Investors still sitting on the fence

Although investors are not pulling away from the housing market in droves as feared they are not buying again either even though there is an easing of the credit crunch.

Thursday, April 28th 2022, 9:59AM

by Sally Lindsay

Despite the easing of the crunch caused by tightened LVRs and the implementation of the Credit Contracts and Consumer Finance Act, mortgage brokers are still finding it tough going.

In the latest Tony Alexander and mortgages.co.nz survey, mortgage advisers say credit access is becoming less of a barrier to buyers but they are still staying away from auctions and open homes because of falling house prices and talking of people moving to Australia.

Advisers’ comments indicate that implementation of CCCFA rules remains inconsistent between the banks and credit availability overall is tight. However, some easing is evident including greater availability of low deposit lending.

“There still seems to be confusion between mainstream banks on how to interpret the CCCFA rules, all mainstream banks have applied the rules in drastically different ways.

Advisers say as the rules change weekly depending on funding position, it is impossible for them and clients to operate.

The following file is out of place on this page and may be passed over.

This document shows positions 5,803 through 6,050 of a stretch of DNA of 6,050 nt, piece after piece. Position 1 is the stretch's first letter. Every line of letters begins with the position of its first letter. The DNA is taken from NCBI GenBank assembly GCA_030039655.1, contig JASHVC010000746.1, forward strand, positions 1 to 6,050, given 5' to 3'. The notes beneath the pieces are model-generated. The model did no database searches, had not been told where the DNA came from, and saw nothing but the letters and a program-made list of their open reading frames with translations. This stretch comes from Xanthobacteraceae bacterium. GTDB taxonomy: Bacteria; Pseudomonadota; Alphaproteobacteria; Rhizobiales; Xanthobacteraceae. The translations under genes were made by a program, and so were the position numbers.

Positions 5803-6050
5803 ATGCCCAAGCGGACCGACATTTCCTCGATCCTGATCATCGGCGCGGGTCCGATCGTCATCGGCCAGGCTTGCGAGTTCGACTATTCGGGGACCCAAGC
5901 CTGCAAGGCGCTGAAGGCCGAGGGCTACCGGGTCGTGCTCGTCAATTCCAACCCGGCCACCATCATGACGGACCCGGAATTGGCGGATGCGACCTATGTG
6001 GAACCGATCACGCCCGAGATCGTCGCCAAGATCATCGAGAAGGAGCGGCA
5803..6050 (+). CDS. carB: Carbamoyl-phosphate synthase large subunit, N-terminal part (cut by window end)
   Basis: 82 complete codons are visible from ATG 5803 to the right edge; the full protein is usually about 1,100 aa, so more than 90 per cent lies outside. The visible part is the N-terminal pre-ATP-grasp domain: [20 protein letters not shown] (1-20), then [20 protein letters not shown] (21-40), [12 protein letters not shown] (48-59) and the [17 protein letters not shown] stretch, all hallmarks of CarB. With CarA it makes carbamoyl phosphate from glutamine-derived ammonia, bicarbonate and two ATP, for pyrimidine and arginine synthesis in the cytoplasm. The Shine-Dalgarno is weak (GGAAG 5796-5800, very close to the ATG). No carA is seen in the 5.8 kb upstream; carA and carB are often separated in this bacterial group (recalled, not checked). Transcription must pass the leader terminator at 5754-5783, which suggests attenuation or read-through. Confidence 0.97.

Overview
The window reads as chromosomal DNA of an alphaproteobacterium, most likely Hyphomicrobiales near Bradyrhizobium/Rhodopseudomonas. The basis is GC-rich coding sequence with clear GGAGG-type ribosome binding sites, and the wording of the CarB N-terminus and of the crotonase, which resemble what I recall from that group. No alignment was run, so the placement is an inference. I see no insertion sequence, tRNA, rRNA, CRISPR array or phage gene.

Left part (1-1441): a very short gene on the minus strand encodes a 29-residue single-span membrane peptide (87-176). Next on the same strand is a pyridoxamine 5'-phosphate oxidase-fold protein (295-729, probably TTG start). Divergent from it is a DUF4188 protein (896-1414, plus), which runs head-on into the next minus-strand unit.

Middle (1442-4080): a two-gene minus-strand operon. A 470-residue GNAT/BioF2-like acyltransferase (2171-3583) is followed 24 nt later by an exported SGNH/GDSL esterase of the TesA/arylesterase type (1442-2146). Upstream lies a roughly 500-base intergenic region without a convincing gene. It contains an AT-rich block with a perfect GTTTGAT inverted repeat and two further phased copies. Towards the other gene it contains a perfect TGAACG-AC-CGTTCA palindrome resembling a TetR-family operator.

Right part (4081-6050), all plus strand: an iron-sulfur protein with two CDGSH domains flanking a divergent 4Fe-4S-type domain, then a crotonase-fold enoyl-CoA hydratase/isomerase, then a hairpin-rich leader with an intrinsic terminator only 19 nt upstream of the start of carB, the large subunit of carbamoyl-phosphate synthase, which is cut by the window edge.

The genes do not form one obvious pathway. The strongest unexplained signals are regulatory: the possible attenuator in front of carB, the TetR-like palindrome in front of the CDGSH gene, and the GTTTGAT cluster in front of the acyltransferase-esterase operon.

The survey results show investor negativity remains with a net 45% of advisers saying that they are seeing fewer investors.

Alexander says essentially, there is no change in the underlying level of investor interest in making a new purchase – low – ever since the announcement of tax changes last year.

He says mortgage advisers say it is getting tougher for investors to borrow from banks in terms of scaling rental income. Essentially clients have to be more able to service the lending on their own bat.

Banks are requiring the age of investment property to be provided, i.e. before or after 27 March 2020.

However, one lender has relaxed some of its criteria slightly but not enough to make a significant difference.

Mortgage advisers say the lender is not scaling rent as much as they were and no longer require evidence of rates and insurance costs for investment properties  - although it still takes into account the declared costs in the debt servicing calculation.

Many advisers have noticed investors looking at development options on their existing properties rather than buying another.

Banks messages differ

There have been mixed messages from the big four banks.

One of the big four approached a mortgage company asking for more business. “An application was sent to that bank that day as it promised great turnaround times and a good deal for the client. Application got pushed back by the bank’s broker unit saying couldn’t do xyz for a customer and no promises on time frames. Disconnect.”

Other mortgage brokers say they have noticed  there is not much urgency at the banks. One busy broking company pointed out bank turn-around times have blown out massively. “It feels like there are a few things happening that show low appetite right now.

Tags: investment

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